This wasn’t entirely his imagination – the band actually was canoeing down the river when they worked on this song. In late May 1967, the Dead stayed on a friend’s ranch on the Russian River; as Weir recalled, they “worked up a few songs, among them the first few strains of ‘The Other One’ and ‘Alligator.’” Lesh also remembered them working on these two songs during their May ’67 river rehearsals, although the Other One would take months longer to emerge on tape. “Most of the time we just jammed, searching for ideas we could incorporate into tunes.” 
Meanwhile, Alligator became an immediate fixture in the Dead’s shows – they even played it at the Monterey festival just a few weeks after writing it, proud of their latest composition. 
Hunter promptly accepted the Dead’s songwriting invitation and headed back to California. The first song he wrote for them after arriving in September 1967 was Dark Star. After that, the Dead gave up any thought of writing songs without him for the next several years. 
But in the meantime, they’d composed a final trio of songs without Hunter. (These probably originated earlier in the year, but no recordings exist until the fall.) Weir in particular was on a creative streak this year, writing his first true songs. 
Oct 1967 – Sep 1985 (Cryptical) 
Oct 1967 – July 1995 (Other One) 
These song titles have always been a source of confusion, since the Dead never properly named them: when they released Anthem of the Sun they gave this suite a whole series of random nonsensical titles. It seems they always referred to Weir’s song just as “the Other One” (as Phil recalled, “at the time, we couldn’t think of a name for it, so we called it ‘the other one’”), but Garcia’s section most likely never had a name. These are the titles that have come to be generally accepted, though.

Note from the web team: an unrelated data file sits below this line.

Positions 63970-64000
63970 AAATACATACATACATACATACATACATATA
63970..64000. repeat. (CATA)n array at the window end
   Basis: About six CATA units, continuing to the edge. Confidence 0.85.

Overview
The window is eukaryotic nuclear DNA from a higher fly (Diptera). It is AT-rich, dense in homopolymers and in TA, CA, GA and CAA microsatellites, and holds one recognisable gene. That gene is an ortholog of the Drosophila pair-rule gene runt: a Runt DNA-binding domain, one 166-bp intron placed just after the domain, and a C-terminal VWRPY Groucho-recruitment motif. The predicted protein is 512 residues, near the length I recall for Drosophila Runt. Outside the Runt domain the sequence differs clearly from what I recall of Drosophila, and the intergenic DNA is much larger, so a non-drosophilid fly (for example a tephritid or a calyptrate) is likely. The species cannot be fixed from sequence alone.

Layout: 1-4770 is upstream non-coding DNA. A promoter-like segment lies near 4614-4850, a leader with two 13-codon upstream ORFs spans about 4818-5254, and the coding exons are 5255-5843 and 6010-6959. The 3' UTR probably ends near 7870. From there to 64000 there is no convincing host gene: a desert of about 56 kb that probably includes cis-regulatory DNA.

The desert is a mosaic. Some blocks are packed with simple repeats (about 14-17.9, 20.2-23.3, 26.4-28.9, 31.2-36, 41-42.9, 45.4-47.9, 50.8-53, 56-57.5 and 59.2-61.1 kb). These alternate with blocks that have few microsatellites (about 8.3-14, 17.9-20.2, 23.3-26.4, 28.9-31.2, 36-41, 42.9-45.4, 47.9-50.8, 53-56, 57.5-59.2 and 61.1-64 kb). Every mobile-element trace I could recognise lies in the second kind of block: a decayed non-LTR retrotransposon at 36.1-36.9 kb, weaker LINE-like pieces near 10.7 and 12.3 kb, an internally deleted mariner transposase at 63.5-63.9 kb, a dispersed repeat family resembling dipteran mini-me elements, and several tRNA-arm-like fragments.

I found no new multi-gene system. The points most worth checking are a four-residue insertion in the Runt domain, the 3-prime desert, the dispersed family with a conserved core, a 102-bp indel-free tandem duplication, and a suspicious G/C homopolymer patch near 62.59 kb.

Garcia’s song has an unclear origin – later asked what inspired the song, he shrugged, “I don’t know really.” Talking to Michael Lydon in ’69, Garcia said, “That’s one of my melodies…that’s like one of those things that just emerged, you know, I was just sitting around playing the guitar and all of a sudden bam, there it is, and it says something to you...” 
I don’t think I’ve ever seen the Dead discuss how they got the idea to wrap Garcia’s song around the Other One – along with Alligator>Caution, it was their first venture into the idea of song suites that would soon structure their sets. But the Cryptical bookend withered after a few years (despite a couple later revivals) as Garcia grew unhappy with it. By 1971, as Phil said, "Jerry decided he didn't want to sing the first part anymore." Garcia grumbled to Golden Road in 1988, “It's just not a very successful song. I find it uncomfortable.” 
As usual, it looks like Garcia didn’t spend much time or thought on the lyrics, to his later regret. His part of the song may have been tossed-off, but Weir’s song gestated for quite a few months. Weir thought of the Other One as “the song with the ‘tiger paws’ rhythm that Billy and me came up with.” Kreutzmann recalled that “while we were on that river trip [in May], Weir and I came up with an idea that would eventually form the basis of ‘The Other One.’” Per McNally, “One day back in April, Weir had heard a Yardbirds song on the radio on his way to rehearsal… Over the summer, he and Kreutzmann had worked at it.” (p.229)